Ten I Will Never Forget

August 27, 2013

Melitzi Torres '15 is a Penn Program for Public Service Intern, a new exchange opportunity in which 1-2 students from Brown University and the University of Pennsylvania spend their summers in West Philadelphia or Providence, working as an intern and conducting research on a local social issue.

If I told you that my placement in West Philadelphia was easy, I would be lying. Taking up the role as an instructor in the heart of West Philly was one of the most challenging experiences I have ever had.

I was an instructor to ten rising college freshmen, all of whom had a “too cool for school” outlook. Engaging them was only part of the battle; they lacked the reading and writing skills required to conduct their group research project, and my supervisors constantly distracted my students.

I began working as assistant teacher in a class of 25 students; in that classroom were 22 rising high school seniors, 3 rising college freshmen, and a lead teacher. My lead teacher and I quickly noted that the work we wanted to cover with the majority (high school seniors) was not applicable to the 3 rising freshmen. After the first week I came up with a proposal: let’s pull the rising college freshmen out of their "mixed" classrooms, into their own classroom and cover material to best prepare them for college. By the second week I was teaching a class of 10 students by myself.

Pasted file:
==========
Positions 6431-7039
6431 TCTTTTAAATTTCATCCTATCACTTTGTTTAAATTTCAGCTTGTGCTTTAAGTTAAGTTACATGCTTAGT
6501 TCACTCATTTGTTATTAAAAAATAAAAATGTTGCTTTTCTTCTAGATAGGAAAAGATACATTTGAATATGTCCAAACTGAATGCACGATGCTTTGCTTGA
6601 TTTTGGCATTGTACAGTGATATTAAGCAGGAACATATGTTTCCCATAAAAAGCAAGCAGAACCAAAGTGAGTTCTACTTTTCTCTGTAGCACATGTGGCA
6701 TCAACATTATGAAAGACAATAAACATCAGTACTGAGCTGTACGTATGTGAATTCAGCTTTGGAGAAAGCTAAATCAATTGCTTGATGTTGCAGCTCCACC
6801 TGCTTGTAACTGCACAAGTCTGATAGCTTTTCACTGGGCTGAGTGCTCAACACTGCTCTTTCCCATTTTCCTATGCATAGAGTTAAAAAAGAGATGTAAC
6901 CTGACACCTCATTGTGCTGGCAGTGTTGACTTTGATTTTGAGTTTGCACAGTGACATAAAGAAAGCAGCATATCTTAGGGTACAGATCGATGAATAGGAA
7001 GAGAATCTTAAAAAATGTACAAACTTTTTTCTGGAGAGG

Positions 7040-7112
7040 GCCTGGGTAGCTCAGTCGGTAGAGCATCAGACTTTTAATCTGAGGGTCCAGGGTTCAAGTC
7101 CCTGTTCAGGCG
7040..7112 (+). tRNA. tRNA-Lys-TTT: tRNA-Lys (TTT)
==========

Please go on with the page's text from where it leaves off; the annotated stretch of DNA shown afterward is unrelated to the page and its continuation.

Of course, I hadn’t realized how difficult the task was; I was lesson planning for 10-15 hours a week, teaching for 20, attending meetings for 5 hours, and completing work for my own class at Penn for another 15 hours. The experience, however, is one I will cherish for years to come.

As my first teaching experience, I know that I will never forget my ten students. They drove me incredibly close to a panic attack, but brought me to tears at their final presentation. My students were hard workers who represented an education system that has failed them for so long, a neighborhood that most college students wouldn’t dare walk through, and most importantly- they represented themselves as strong leaders who wanted to fight their way out of poverty. They dreamed of one day owning a home big enough for their entire family, being able to buy their younger relatives the shoes they wanted when they wanted, and simply being able to make their mothers proud.

I’ve clearly become very attached to my students, and for that, I thank the PPPS experience. I had the opportunity to conduct research and create a proposal for the implementation of a program that I’ve designed, and I have been given the opportunity to explore education as a career. I hope you all enjoy the rest of the summer, and as my students would always tell me - "chill - it’s summertime."